Redlands Daily Facts from Redlands, California on May 17, 1965 · Page 2
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Redlands Daily Facts from Redlands, California · Page 2

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Monday, May 17, 1965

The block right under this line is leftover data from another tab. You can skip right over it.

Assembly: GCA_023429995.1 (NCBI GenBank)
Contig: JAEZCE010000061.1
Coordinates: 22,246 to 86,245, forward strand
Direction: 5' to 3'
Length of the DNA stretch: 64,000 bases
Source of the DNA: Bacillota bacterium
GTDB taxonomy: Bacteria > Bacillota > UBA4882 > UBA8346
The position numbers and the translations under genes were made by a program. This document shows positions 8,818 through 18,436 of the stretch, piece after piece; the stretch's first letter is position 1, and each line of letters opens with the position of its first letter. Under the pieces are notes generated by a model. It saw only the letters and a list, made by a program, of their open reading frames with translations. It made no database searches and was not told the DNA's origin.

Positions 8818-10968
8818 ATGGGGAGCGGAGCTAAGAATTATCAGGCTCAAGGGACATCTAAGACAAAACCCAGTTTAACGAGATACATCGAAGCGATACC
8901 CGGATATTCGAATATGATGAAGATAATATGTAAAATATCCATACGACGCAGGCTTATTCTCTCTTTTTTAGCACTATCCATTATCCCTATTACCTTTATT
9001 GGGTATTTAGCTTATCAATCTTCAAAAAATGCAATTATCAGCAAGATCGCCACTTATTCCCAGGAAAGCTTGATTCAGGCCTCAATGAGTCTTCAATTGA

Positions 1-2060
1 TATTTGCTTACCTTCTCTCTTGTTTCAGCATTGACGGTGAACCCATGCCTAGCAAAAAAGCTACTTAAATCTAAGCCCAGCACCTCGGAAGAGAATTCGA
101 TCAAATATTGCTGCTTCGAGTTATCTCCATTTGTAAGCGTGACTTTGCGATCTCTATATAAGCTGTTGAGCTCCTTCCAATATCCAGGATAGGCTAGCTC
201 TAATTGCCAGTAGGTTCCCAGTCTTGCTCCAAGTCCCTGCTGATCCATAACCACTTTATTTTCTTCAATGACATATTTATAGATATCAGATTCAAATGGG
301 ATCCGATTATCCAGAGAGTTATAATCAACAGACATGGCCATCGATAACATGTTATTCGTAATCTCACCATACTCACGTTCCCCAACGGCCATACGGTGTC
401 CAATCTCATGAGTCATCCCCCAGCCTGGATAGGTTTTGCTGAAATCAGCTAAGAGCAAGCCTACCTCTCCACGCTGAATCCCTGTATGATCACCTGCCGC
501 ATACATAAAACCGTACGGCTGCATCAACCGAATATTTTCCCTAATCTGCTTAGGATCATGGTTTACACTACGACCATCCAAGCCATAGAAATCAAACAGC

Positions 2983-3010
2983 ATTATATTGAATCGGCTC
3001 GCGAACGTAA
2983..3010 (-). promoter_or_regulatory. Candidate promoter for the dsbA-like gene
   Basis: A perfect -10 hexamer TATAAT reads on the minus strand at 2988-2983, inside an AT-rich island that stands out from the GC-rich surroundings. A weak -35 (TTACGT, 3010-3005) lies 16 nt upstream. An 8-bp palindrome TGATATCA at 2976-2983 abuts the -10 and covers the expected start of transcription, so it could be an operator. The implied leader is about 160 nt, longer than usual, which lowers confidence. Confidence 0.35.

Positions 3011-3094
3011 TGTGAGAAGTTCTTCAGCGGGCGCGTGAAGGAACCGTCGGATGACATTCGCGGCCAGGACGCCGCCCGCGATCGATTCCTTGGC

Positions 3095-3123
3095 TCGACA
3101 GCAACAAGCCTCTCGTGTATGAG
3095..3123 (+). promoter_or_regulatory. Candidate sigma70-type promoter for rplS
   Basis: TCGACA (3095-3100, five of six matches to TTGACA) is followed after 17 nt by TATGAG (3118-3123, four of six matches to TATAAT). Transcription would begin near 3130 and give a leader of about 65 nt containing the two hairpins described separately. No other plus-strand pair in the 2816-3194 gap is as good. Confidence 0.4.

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2 - Monday, May 17, 1965 Redlands Daily Facts Johnson proposes slash in federal excise faxes (Continued from Page 1) . . .cut the prices of many items to consumers and thereby tend to ease pressures on our cost of living. "To ensure that the excise fax reductions make the maxi- annual reductions of one percentage point beginning in 1967. Other 1966 cuts would include the following: —Compete repeal of the tax on admissions, including motion pictures, theaters, concerts, ath- mum contribution to continued I letic events and racing, cab- price stabiUty and balanced pio'perity, I call on American business to translate lower excise taxes promptly into lower I 'ctail prices and ease pressures on our cost of living." Complete Repeal There would be a compete repeal on July 1 of excise taxes on safe deposit boxes, coin- operated am.usement devices, bowling alleys and pool tables. The Jan. 1, 1966, schedule of arets and the tax on club dues. —The tax on new passenger cars would go down to six per cent and on Jan. 1, 1967, to 5 per cent where the President recommended that it be maintained. —Repeal of the manufacturers' excise on lubricating oil, electric light bulbs, and the tax on auto parts and accessories except those used primarily on trucks; complete repeal of the reduction would include a drop j documentary stamp tax on is- from 10 per cent to 3 per cent | suance and transfer of stocks on local and long distance tele- phono service, including teletypewriter service. This tax would be completely repealed by Jan. 1, 1969, through further and bonds and deeds of conveyance. The President said Saturday that he would ask Congress for the three-phase cut. fighfing heavy between f Continued from Page 1) restore unity, peace and internal collaboration."). Rebel headquarters denied a junta report their forces surrendered near a cemetery in the northern rebel-held sector ol the city where fierce fighting has been going on for two days. The new outbreak of fighting vame at dawn after a relatively quiet night. A rebel liasion officer, Fausto Rafael, charged junta forces were firing on food deliveries into the rebel-held area in an effort to starve it into submission. He said there were some casualties among deliverymen. Members of a peace team from the Organization of American States (OAS) planned a meeting with junta commander Maj. Gen. Antonio Imbert Barreras to discuss an end to hostilities, informed sources said. At the same time, Indian Maj. Gen. Indar Kit Rikhye, military adviser to Unit Nations Secretary General Thant, planned to visit northern rebel area. Bennett Jr. and members of the OAS peace team as the sounds of battle raged in the background. A U. S. Embassy spokesman said only that meetings had been held. The same spokesman had denied early Sunday that the fact - finders were en route to Santo Domingo. Informed sources said the talks centered on the possibility of a new government being formed among members of the junta headed by Gen. Antonio Imbert Barrera and rebel leader Col. Francisco Caamano Secrecy surrounded the dis-j troops, cussions being carried out by a four-man fact-finding team sent here by President Johnson. Arriving Sunday from Washington were McGeorge Bundy, presidential assistant for national security affairs; Cyrus R. Vance, undersecretary of defense; Thomas C. Mann, undersecretary of state for economic affairs; and Jack Hood Vaughn, assistant secretary of state for inter - American affairs. They met secretly along with U. S. Ambassador W. Tapley Deno. Junta forces meanwhile claimed control of a 15 square block area in the rebel - held sector of northern Santo Domingo. Junta leaders made the claim after daylong fighting in which more than 50 Domin leans were killed. Fighting Hot Spot The fighting centered around the national cemetery on Maximo Gomez Avenue roughly one the mUe north of the security zone guarded by some 21,000 U. S.|by LOU ANN STRACHAN Lou A. Strachan In Master's Recital Tuesday Contralto Lou Ann Strachan, candidate for a master of music degree from the University of Redlands, will present her master's recital at 8:15 p.m., tomorrow in VVatchorn Hall. Mrs. Strachan won first place this year in the Redlands Bov/I Auditions. After completing her post-graduate study, she hopes to teach music and conduct children's choirs. A 1962 graduate of La Sierra College, where she majored in piano, Mrs. Strachan now lives in Los Angeles. For her recital, the vocalist will sing selections by Bach, Brahms, Mozart, Duparc, Piccini and Paisiello and several contemporary composers. Violinist Alfred Walters will accompany Mrs. Strachan in "Ach, bleibe doch, mein liebstes Leben" from Bach's Cantata No. 11. In "Ach, es bleibt in meiner Liebe" from Cantata No. 77, David Davies, trumpet, will be fea tured with Mrs. Strachan. Brahms selections to be sung include "0 wusst' ich doch," "Vergebliches Standchen" and "Wie froh und frisch." The vocalist will present a composition of her own, "Prayers of the Animals," accompanied by Eileen Beermann on the harp, Joyce Springer, flute, and Terry Newman, clarinet. Closing the program will be Richard Hageman's "Do not go, my love," "Rain in the Spring" Ned Rorem and "S e a Faith Allen Speaks At Church Luncheon Mrs. Faitli Allen, student and lecturer affiliated with numerous metaphysical and occult societies for 60 years, presented a program during the recent meeting of the Women's Club of Redlands Church of Religious Science. Using as her topic The Collapse of Time," the law governing the attitude which retards or quickens time was explained and illustrated into an inspiring and living experience for members. During a short busuiess meeting preceding the program, Mrs. Hugh Douglas Sr., president, introduced the guest and announced plans for a tea, Sunday, May 23, at the home ot the Misses Ada Dietz and Ruth Foster, honoring the Rev. Elizabeth Bryce Reed. Hostesses for the day were Mmes. Clarence Ralph and Elizabeth Reed. Luncheon tables were decorated with topiary trees and May baskets o£ spring flowers. Gift items and home baked bread were for sale on the Treasure Table." Others attending were JImes. Fay Fauntleroy, Ernest CoUey, Vineus HolUnrake, Rhea Jones, Hugh Douglas, Jr., Lorraine Gooding, Ellsworth Miller, Gerald Timmons, Edna Gardner, Helen Daustin, Betty Martinez, Gordon G. Bryant and a guest, Lynda Taggert. MISS JOSEPHINE REAY Society Editor Moods" by Mildred Lund Ty A rebel spokesman said the!son. Mrs. Strachan's accompan- :aamano forces had about 700|ist will be Beth SchUff who men, most of them civiUans, to counter the attack by more than 300 junta soldiers supported by two tanks and an armored car. The rebel leader charged that American helicopters were acting as spotters for the junta forces. Rafael Martinez, a rebel officer, accused junta troops of machinegunning civilians trying to flee the battle area. He said the Imbert forces also fired into private homes without cause. graduated from USC with an accompanist major. HoUfield asks rotation of committee chairmen W.A.SHINGTON (UPI) — Rep. Chct Holifield, D-Calif., testified today all congressional com- mi'ilees should rotate their cliairmen to keep them from becoming "encrusted" under the seniority system. Hohfield is now chairman of the joint congressional atomic committee — his second crack at the job under that group's chairmanship rotation between House and Senate. He told a joint House-Senate committee considering congressional reorganization that tlie rotation plan has "worked well in the more than 10 years it has been utiUzed." Other congressional news: Excise Taxes: President Johnson submitted a request for S4 billion re<iuctions in excise taxes on items ranging from telephone calls to lipstick. Packaging: A spokesman for General Foods Coi-p. told a Senate committee that "there is no widespread consumer uprising" against food packaging. By RUTH MILLET7 MATTRESS AND UPHOLSTERY CUSTOM MADE MATTRESSES Free Pick-Up and Delivery Free Estimates BANNER Mattress X Upholstery Co. 122 CAJON PY 3-5851 The Senate Commerce Committee is holding hearings on o "truth - in - packaging bill" to standardize package sizes, shapes and servings. The spokesman said the bill would not prevent deception, b u t would "hamstring and overreg- ulate the marketing of food products." Communists: A Senate internal security subcommittee opened public hearings on Communist strategy and tactics in dealing with youth and youth groups. Harry and Bonaro Overstreet, authors of "What You Should Know About Commun ism" were among witnesses scheduled to testify before the subcommittee. Baltic: A House foreign affairs subcommittee began an inquiry into present conditions in tlie Uiree Soviet - incorporated B a 11 ic states — Latvia, Lithuania and Estonia. Vaclov as Sidikauskas, president of the Committee for a Free Lithuania, was to present a statement. Voting Rights: Tlie Senate was expected to defeat two more southern amendments to the administration's bill to guarantee Negro voting rights. The amendments, sponsored by :Sen. Herman Talmadge, D-Ga., aim at knocking out provisions in the bill relating to court procedures on voting rights complaints. TREASURE HOUSE Your unused furniture or appliances will find a ready market through Classified Ads. "Don't tell me that's the NEW look," said the man, glancing over his wife's shoulder as she studied a full-page photograph of a model in a women's magazine bearing the short message "The wide-eyed look." Since the girl's eyes were shut to show the her lids were covered with a stark-white goo it was hardly a wide-eyed look—but it was obviously new. For in addition to her fantas tic eye make-up, the model wore her hair beatnik fashion- straight and stringy with long, sparse bangs meeting her brows. I "If that's the new look," the man said with sad resignation, "I'm sorry I ever complained about the bushel-basket look the girls had when they were teasing their hair into untidy pyramids." And you really couldn't help but feel sorry for him when he began to talk nostalgically about the good, old days when girls left their hair the color God made it. They counted on the shine of youth to give it highlights, and wore it soft, wavy and feminine about their faces—no streaking, no teasing, no straggling. "I wonder when girls will look like that again," he said, and went off to read something more reassuring for the male than a women's magazine. The poor man (and there must be many like him) figures that the new looks are coming to fast for a mere male to adjust to. Just when he is beginning to tolerate a new look in the feminine face or fashions, the women are told it's the old look and something entirely different has replaced it. That doesn't bother women one little bit. It gives them something new to strive for—a change that is refreshing. But it is a bit rough on the men who aren't as keen on change as women are. Patton Flower Show Scheduled For Wednesday "Oh, what a beautiful day" says the line from a popular song, and is the theme for the fourth annual flower show at Patton State Hospital scheduled for Wednesday. It may be viewed by the public from 2 to 4 and 7 to 9 p.m. at the hospital auditorium. If the enthusiasm and interest being shown by patients and employes alike is any indication, entries should far outnumber last year's 200-plus, states Mrs. John 0. Spencer, horticulture project chairman for Patton Volunteer Servies, and garden therapy chairman for San Bernardino Valley District of California Garden Clubs. Staff members from Volunteer Services and Rehabilitation Services of the hospital, along with members of the Association and District Garden Clubs, including Redlands Horticulture and Improvement Society and Arrowhead Garden Club, are in charge of preparation for the show. Carloads of dried and permanent materials, containers and supplies for flower arranging have been arriving regularly at the hospital, all donated by interested individuals, clubs and floral supply companies. Fresh flowers, from local florists and garden clubs will supplement those from hospital gardens contributed by employes. Preparation for the show has been carried out partly through the closed-circuit television station at tlie hospital where each Monday morning for the past three months voUmteers from the garden clubs have presented a program on flower arranging and general horticulture. In addition to 20 classes for 15-YEAR MUSICIANS — Four of the five charter members of the University-Community Symphony pause to review a musical score prior to Wednesday evening's anniversary concert. The musicians, who beagn with the symphony 15 years ago, are, from left, Dr. John Robert Phelps, Dr. Edward C. Tritt, seated. Dr. Frede rick Bromberger and William Rosenfelder. Un- abie to join them for the picture was another 15-year member, Maurice Loge. "Veteran" Music Makers To Share In Orchestra's ' 5th Anniversary Concert Wednesday Evening when the University of Redland s-Community Symphony presents its 15th anniversary concert Wednesday evening, five of the musicians can personally celebrate the same milestone. The faithful five who have performed with the orchestra since its inception in 1950 are Dr. Edward C. Tritt, founder and musical director; Dr. John Robert Phelps, Redlands physician; Dr. Frederick Bromberger, UR professor of English; Maurice Loge formerly of Redlands, now of San Bernardino; and William Rosenfelder, Colton, whose allegiance began as a student at the University. The anniversary concert, open to the public without charge, will begin at 8:15 p.m. in Memorial Chapel. It will be followed by a reception in Watchom Hall, to which the public is invited. Although hundreds of musicians have passed through the orchestra membership in the decade and a half, 12 have stayed for more than 10 years. They are John Golz, a member of the School of Music faculty and concertm aster for the sym phony; his mother, Mrs. Effie Golz, Mrs. Sidney Ducote, Mr. and Mrs. Stanley Reznecki, Miss Catherine Waldrop, Dr. Forrest Young, Morris Durham, Mrs. Magness Is Speaker For Pen Women Mrs. W. W. Magness presented an illustrated program on Norway for local Pen Women during their Friday meeting at the home of Mrs. Maud Meek, 214 East Ohve avenue. Mrs. Magness lived in Norway when her husband. Colonel Magness, was stationed there with the Air Force. She had taken the pictures, many of them used at the time to illustrate her articles published in both Norwegian and United States magazines. "Norway really is a welfare state," she said, "and it is working very well. The people are very literate and the most book titles per capita of any country in the world are published there." Chimney sweepers intrigue her, said Mrs. Magness, and she \vrote several articles on this art after mterviewing the sweepers. She also wrote and sold illustrated articles about the handknit sweaters of the country and she told of families having matched sweaters, that of the head-of-the-house being very distmctive. In order to solve the language problem, Mrs. Magness enrolled in the University of Oslo. Mrs. Magness brought as her guest Mrs. Florence Wallace, a member of the District of Columbia French of NLAPW who is at present visiting her daughter in Redlands. She was introduced and spoke of some of the problems confronting large branches, specially when conventions and biennials are held in Washington. Members reporting included Rosella Matmueller who gave a series of three illustrated talks on the Hopi Indians to Baptist women; Erna Clark had lectured on "Worship in the Island of Bali", Helen Peterson had Bruno Rampoldt, and Mrs. Rich-! screen, and pianists Henry Jol- ard Wilkerson, all of Redlands: les, Jose Kahan, Gordon MM-U^id ^ storv, "Grandma's Wrin- Alfred Parsons. Bloommgton; - ley. Jack Crossan and Peter • • .j. , and Heinrich Schmidt, Colton.! Hewitt; the late Eugene de Ker-l ^'^^^p^'"/-^^^^^^^ pely, 'cellest; and baritone Bill Lee have been heard with the symphony. The University's School of Music has contributed orchestra members and soloists as well. Playing in the symphony, in addition to Golz and Dr. Bromberger, are Louanne Fuchs, principal violinist; and Ronald Dishinger. Guest soloists from the University have included Dr. Les- tions. Professionals such as;lie P. Spelman, director of the John Raitt, a UR alumnus whO| School of Music; Dr. Wayne In addition to the Golzes and the Reznickis, the orchestra has involved other families in its pogram. They include the Gaudettes, from Beaumont, John, James and their sister, Julia; Bruno Rampoldt's son, Stephan; and the Nance twins, Greta and Tina, of Redlands. Vocal and instrumental soloists have been featured with the orchestra in the presentation of a broad repertoire of composi- Merie Bagley had sold a story, "God Hunters", to Warner Press and an article, "Hand to Mouth", to American Sunday School Union. Etta Lively gave a garden talk to the adult education group in Yucaipa and had • sold four feature articles and 50 photos to Yucaipa News Mirror. The June meeting will be at the mountain home of Miriam Anderson and will include a patio potluck luncheon. gained fame on stage and SACRED HEART MOTHERS CLUB TO INSTALL Sacred Heart school's Mothers club will have its installation luncheon Wednesday at the Golden Embers on Foothill boulevard in Rialto. A social hour from noon to 1 p.m. will be followed by luncheon. Many prizes will be given away during the afternoon. A baby sitter will be provided at Trinity Episcopal church from 11:30 a.m. to p.m. Mothers using this service are reminded to provide all the essentials required for their child's care during this time. Bohrnstedt, Larra Browning Henderson, James R. Jorgenson. John Robertson, Erwin Ruff, Cliff Holmes, former dean of men; and Edrie Sellick who was on the music faculty a number of years ago. For the anniversary concert, (he orhcestra will perform the Brahms Second Symphony and, with the University Concert Choir, Ralph Vaughan Williams' cantata, "Dona Nobis Pacem." Legion Auxiliary Elects Officers, Announces Essay Contest Winners nouncement of winners in the artistic arrangements, this year! essay contest shared the spot- classes for horticulture sped-'—"°»""" Election of officers and an-[first place went to Diane Goldwasser, 702 Esther Way, Kingsbury school student -who also for horticulture mens, potted plants, dish gardens and landscape designs have been included in the schedule. During the evening hours of the show, entertainment will be provided by the Skylarks, a choral group from the Officers' Wives' Club of Norton Air Force Base. If people only knew the value of good scientific body and foot massage and our fabulous baths, there wouldn't be facilities enough to take care of our appointments. ASK ABOUT COURSES OF TREATMENTS For appoinfments call 792-3051 or 797-7845 LITTLE SWEDEN BATHS 610 E. Redlands Boulevard AIR CARGO UP WASHINGTON (UPI) — The eleven U.S. trunk and three all- cargo airlines flew S6.3 million ton miles of cargo (freight, mail and express) in domestic opera tions in February, a 17.3 per cent increase over the 73.6 million ton miles they carried in February of 1964, the Air Transport Association of America reported today. Air freight ton miles in February totaled 65.5 million, an increase of 20.1 per cent. Express ton miles in February totaled 5.8 million, an increase of 14.7 per cent. Mail volume in creased 7.4 per cent to a total of 15.0 million ton miles. NEAR THE BURGER BAR light at the recent meeting of American Legion Auxiliary Unit 106 in the Legion clubhouse. Mrs. William Depfuch was elected president; Mrs. Mary Dabney, first vice president; Mrs. Jack PhiHips, second vice president; Mrs. John E. Lenker, secretary; Mrs. John Nies, treasurer; Mrs. Bessie E. Simms, chaplain; Mrs. James Leigh ton, sergeant-at-arms; Mrs. Al Olcovich. marshal; Mrs. Rena Kuhns, musician, and Mrs. F. Donald Hunt, historian. Delegates elected to attend the convention in San Diego were Mmes. Deptuch, Olcovich and Duane Bickle with Mmes. Leighton, Alitchell Buyak and Donald Montgomery as alternates. Mrs. John W. Mathis and Mrs. Roy Young were voted into membership in the Unit. Joint installation with Post 106 and Mabel Wellman Post officers was scheduled for June 3. Mrs. Leighton, Americanism chairman, reported the essay contest wirmers who will receive certificates and prizes next week. In Group I, with "Five Wishes for My Country" as the topic. Quote of Day GARMISH - PARTENTCIRCH- EN, Germany — U.S. Army ski patrolman Rick Baldwin, de- scribmg the avalanche that roared down the slopes of Mt. Zugspitze and killed at least 25 persons: "It was a horror.. .it happened like a flash. Just boom, whoosh, white stuff splattering the window. . .then 1 grabbed the phone." HAMAMURA STRAWBERRY FARM Fresh-Picked Daily Ripe end Plentiful 28214 E. Third St. Highland Wfiy Nof? Playing Cards and Games from "OLLY'S ilNIERS By Polly Cramtr placed second in the District. Second place winner was Melissa Barnett, 538 East Mariposa drive, Kimberly school, and third was Barbara Eliades, 133 Anita Court, Kimberly school. Group II winners, writing on What I Can do Today for My Country", was first, Elizabeth Mercier, 703 West Olive avenue. Sacred Heart school; second, Nancy Lynn Gardiner, 24321 Lawton street, Seventh-Day Adventist school; third, Vincent Murone, 313 South avenue, Sacred Heart. Group III winners, whose subject was "The Foresight of Our Forefathers", were first, Judy Torkelson, 1345 Kevin street; second, Doris Pahl. 1368 Jasper avenue, and third, Gordon Binder, 221 Ryan street, all Redlands High school. Mrs. Phillips, poppy chairman, announced Poppy Day sales for May 28 and 29 and noted that Memorial Day services at Hillside Memorial Park will begin at 11 a.m. May 31. Hostesses for the evening were Miss Rumana Middaugh and Mrs. Bickle. DEAR POLLY - Keep a plas tic windshield scraper in your kitchen drawer. Use it for cleaning flour from the pastry board or for many other kitchen scrap ing jobs. — JANET DEAR POLLY — After polishing my children's white shoes, I let them dry and then go over each shoe with a piece of waxed paper. The wax seems to coat the polish and leaves a nice shine. This also protects my clothes from polish that often smears off. The shoes do not have to be polished as often.— JERRY GIRLS —I fallowed the same procedure on a favorite leather purse and if looks wonderful. — POLLY DEAR POLLY — After laundering and ironing tablecloths, mark them with a small piece of paper pinned on, and on YW Craft Class S+ill Open The "Y' Wives" sponsored craft class specializing in papier mache jewelery began Friday at 9:30 a.m. at the Redlands YWCA. On hand to begin the class taught by Mrs. Richard R. Holechek were: Mmes. C. Shelton, Gerald Snider, WiUiam J. Moore, George A. Graham, James B. Gooding, Ada Bloom, H. Kuhn, Richard Bueermann, William F. Housel, David L. Silke, John A. Janko, Laurence C. Marxer, Emmitt 0. Graham and R. R. Holechek. Others interested in being a part of this class are invited to attend the next meeting at the YWCA on Thursday, May 27th at 9:30 a.m. Downtown Redlands Free Parking at Rear "so different" Beaufiful Giffs for Wedding and Shower Smarf Hosfess Accessories 221 East State Downtown Redlands Parking Validated Jessie Vawter Across from Security Bank Park in Front Helen Vavrter which you have written the size of the cloth. This way you know the size before removing the cloth from the drawer and unfolding it. Just try to fold one back again. This is most convenient when there are others helping to set a table. — HELEN mSiodiifof WMBitMBR HIHGHAM Need home fix'up money? Apply for an HFC Householder's Loan Spring is an ideal time for fixing up the house—inside or outside. And an HFC Householder's Loan provides money to do whatever needs doing now. Remodel, refurnish or redecorate the interior.Repaint or repair the exterior .You borrow confidently, repay conveniently at HFC, Ask about credit lita insurance on loans at group rates Amoun) of loan *o SlOO 200 500 1000 1500 2000 2500 MONT 24 paymts HIY PA le paymts mENT 12 paymts PLANS 36 paymtt Amoun) of loan *o SlOO 200 500 1000 1500 2000 2500 S 5.59 11.18 27.31 51.83 75.33 98.61 121.80 $ 6.96 13.93 34.22 65.72 96.19 126.44 156.60 S 9.74 19.49 48.15 93.59 138.02 182.21 226.30 S18.15 36.30 90.15 177.44 263.71 Abate payments include both principal and charges, based on prompt repayment. HOUSEHOLD FINANC 212 N. Orange St., between State and Central PHONE: PYramid 3-2295 HOURS: Monday thru Thursdoy 10 to 5-Fridoy, 10 to i